Bidzina Ivanishvili: “We have a lack of professionals in every field. We are poor and ten-times behind Europe. Even if we grow the economy by 5% or 10%, look at how much time that will take.”
Verdict: FactCheck concludes that Bidzina Ivanishvili’s statement is MOSTLY TRUE.
Resume: A relevant indicator would be the real GDP per capita  as measured by purchasing power parity (PPP) in order to make an assessment of the comparison made in Bidzina Ivanishvili’s statement. According to the World Bank’s latest data, Georgia’s real GDP per capita PPP is 14,900 international dollars as of 2019 whilst the EU’s figure is 44,4000 international dollars which is three times larger than Georgia’s. With the annual 5% growth of the real GDP (PPP) per capita, Georgia will reach the EU’s 2019 level in 2042. With a 10% growth, it will reach this level in 2031.
In accordance with the latest surveys of the World Economic Forum, Bidzina Ivanishvili’s claim of a lack of professionals is also true. An inadequately educated workforce was named as a major problematic factor for doing business in Georgia.
The part of Bidzina Ivanishvili’s statement where he indicates problems in regard to workforce skills is true. However, his assessment in regard to a comparison with Europe is an exaggeration. However, it will take at least a decade even under a 10% economic growth (two-digit growth is a rear exception for Georgia) to close the gap. Therefore, FactCheck concludes that Bidzina Ivanishvili’s statement is MOSTLY TRUE.
Bidzina Ivanishvili, in his interview with the Georgian Public Broadcaster, highlighted Georgia’s poverty and lack of professionals in the country. Mr Ivanishvili stated: “We have a lack of professionals in every field. This is our biggest tragedy. We are poor. It is easy to calculate that we are ten times behind Europe in terms of the economy - we are lagging behind, roughly saying. Even if we grow the economy by 5% or 10%, look at how much time that will take.”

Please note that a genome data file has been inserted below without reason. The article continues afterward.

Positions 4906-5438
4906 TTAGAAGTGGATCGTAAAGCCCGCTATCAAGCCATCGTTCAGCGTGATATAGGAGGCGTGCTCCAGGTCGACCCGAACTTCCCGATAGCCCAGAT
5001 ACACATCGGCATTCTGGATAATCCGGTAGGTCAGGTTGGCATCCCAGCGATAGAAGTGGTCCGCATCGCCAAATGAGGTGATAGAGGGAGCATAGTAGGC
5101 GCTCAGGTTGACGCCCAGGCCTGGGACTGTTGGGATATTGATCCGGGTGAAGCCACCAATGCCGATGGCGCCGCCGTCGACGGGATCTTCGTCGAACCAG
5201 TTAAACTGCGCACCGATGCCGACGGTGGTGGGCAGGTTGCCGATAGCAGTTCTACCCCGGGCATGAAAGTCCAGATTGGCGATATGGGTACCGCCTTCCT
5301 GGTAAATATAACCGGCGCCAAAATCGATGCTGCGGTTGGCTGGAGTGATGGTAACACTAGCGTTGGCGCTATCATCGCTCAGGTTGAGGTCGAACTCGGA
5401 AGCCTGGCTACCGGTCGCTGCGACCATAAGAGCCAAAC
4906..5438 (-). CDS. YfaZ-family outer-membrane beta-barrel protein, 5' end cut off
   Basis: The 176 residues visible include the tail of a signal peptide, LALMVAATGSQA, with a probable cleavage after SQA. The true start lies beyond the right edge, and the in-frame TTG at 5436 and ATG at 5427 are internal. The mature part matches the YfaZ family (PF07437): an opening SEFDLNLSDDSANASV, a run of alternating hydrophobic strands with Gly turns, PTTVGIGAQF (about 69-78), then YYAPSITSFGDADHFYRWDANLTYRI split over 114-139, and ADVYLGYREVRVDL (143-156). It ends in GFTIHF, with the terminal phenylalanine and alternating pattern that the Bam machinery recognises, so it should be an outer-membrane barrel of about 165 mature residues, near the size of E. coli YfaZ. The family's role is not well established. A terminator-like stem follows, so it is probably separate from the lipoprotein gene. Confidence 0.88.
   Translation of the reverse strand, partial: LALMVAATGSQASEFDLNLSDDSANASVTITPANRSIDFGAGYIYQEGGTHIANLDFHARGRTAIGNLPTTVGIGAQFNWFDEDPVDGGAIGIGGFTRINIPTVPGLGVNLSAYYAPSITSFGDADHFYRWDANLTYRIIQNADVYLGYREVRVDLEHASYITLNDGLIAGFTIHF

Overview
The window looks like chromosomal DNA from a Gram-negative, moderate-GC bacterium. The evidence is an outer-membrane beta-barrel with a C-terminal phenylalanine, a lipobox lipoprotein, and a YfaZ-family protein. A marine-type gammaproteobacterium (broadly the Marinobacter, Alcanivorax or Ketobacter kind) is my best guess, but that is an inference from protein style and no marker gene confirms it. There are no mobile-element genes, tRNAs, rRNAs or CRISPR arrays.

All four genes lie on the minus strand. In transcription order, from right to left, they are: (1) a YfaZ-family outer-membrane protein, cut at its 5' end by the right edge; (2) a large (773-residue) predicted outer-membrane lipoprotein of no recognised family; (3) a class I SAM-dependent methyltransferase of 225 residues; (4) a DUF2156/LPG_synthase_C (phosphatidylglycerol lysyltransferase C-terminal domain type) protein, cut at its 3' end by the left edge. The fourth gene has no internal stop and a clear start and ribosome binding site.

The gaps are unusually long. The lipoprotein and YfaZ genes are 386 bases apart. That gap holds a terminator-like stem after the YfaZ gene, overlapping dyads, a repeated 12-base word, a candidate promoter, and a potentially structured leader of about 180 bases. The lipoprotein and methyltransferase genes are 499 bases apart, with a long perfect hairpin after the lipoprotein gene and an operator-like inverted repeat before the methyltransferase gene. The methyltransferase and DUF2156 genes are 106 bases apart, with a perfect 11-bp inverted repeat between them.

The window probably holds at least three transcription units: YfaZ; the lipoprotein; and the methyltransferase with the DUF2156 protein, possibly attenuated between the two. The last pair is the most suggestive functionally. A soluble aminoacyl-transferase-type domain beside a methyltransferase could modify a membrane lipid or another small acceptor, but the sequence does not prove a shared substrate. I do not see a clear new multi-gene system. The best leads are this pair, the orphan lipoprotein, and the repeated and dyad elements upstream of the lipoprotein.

Countries have their own national currencies and the measurement of their annual GDPs is made in the respective national currencies. At the same time, changes in price levels vary across countries. Statistical approaches and methods for measuring GDPs are also different to a certain extent and it is nearly impossible to make accurate comparisons. However, the best indicator would be the real GDP per capita measured in PPP in order to compare the economies of different countries. According to the World Bank’s latest data, Georgia’s real GDP (PPP) per capita is 14,992 international dollars as of 2019 whilst the EU’s figure is 44,436 international dollars which is three times larger than Georgia’s. Therefore, with the annual 5% growth of the real GDP (PPP) per capita, Georgia will reach the EU’s 2019 level in 2042. With a 10% growth, it will reach this level in 2031.
Graph 1: EU and Georgia’s Real GDP (PPP) Per Capita in 2010-2019 - Projections of EU 2019 Real GDP (PPP) Per Capita and Georgia’s Real GDP Per Capita with 10% Annual Growth (International Dollars)
Source: World Bank, author’s calculations
Of additional note is a lack of professionals in the country. The World Economic Forum’s Global Competitiveness Index aims to provide as neutral and impartial comparison of the competitiveness of different economies as possible and identify their main problems. According to the aforementioned Index, an inadequately educated workforce was a major problematic factor for doing business in Georgia in 2013-2017.
Table 1: Problematic Factors for Doing Business in Georgia in 2007-2017
Source: World Economic Forum
The data above illustrate that the lack of professionals in the Georgian workforce remains one of the most important challenges. In addition, the country’s economy significantly lags behind Europe and even with a 10% growth, Georgia will need more than a decade to catch up to the EU’s current level of the real GDP (PPP) per capita. However, based on this indicator (used for comparison of level of economies), Georgia is only three times behind Europe instead of ten times as claimed by Mr Ivanishvili.
Naturally, population changes in countries will alter the GDP per capita to some extent, although it will not significantly affect the figures for analysis which are tentatively used in the article.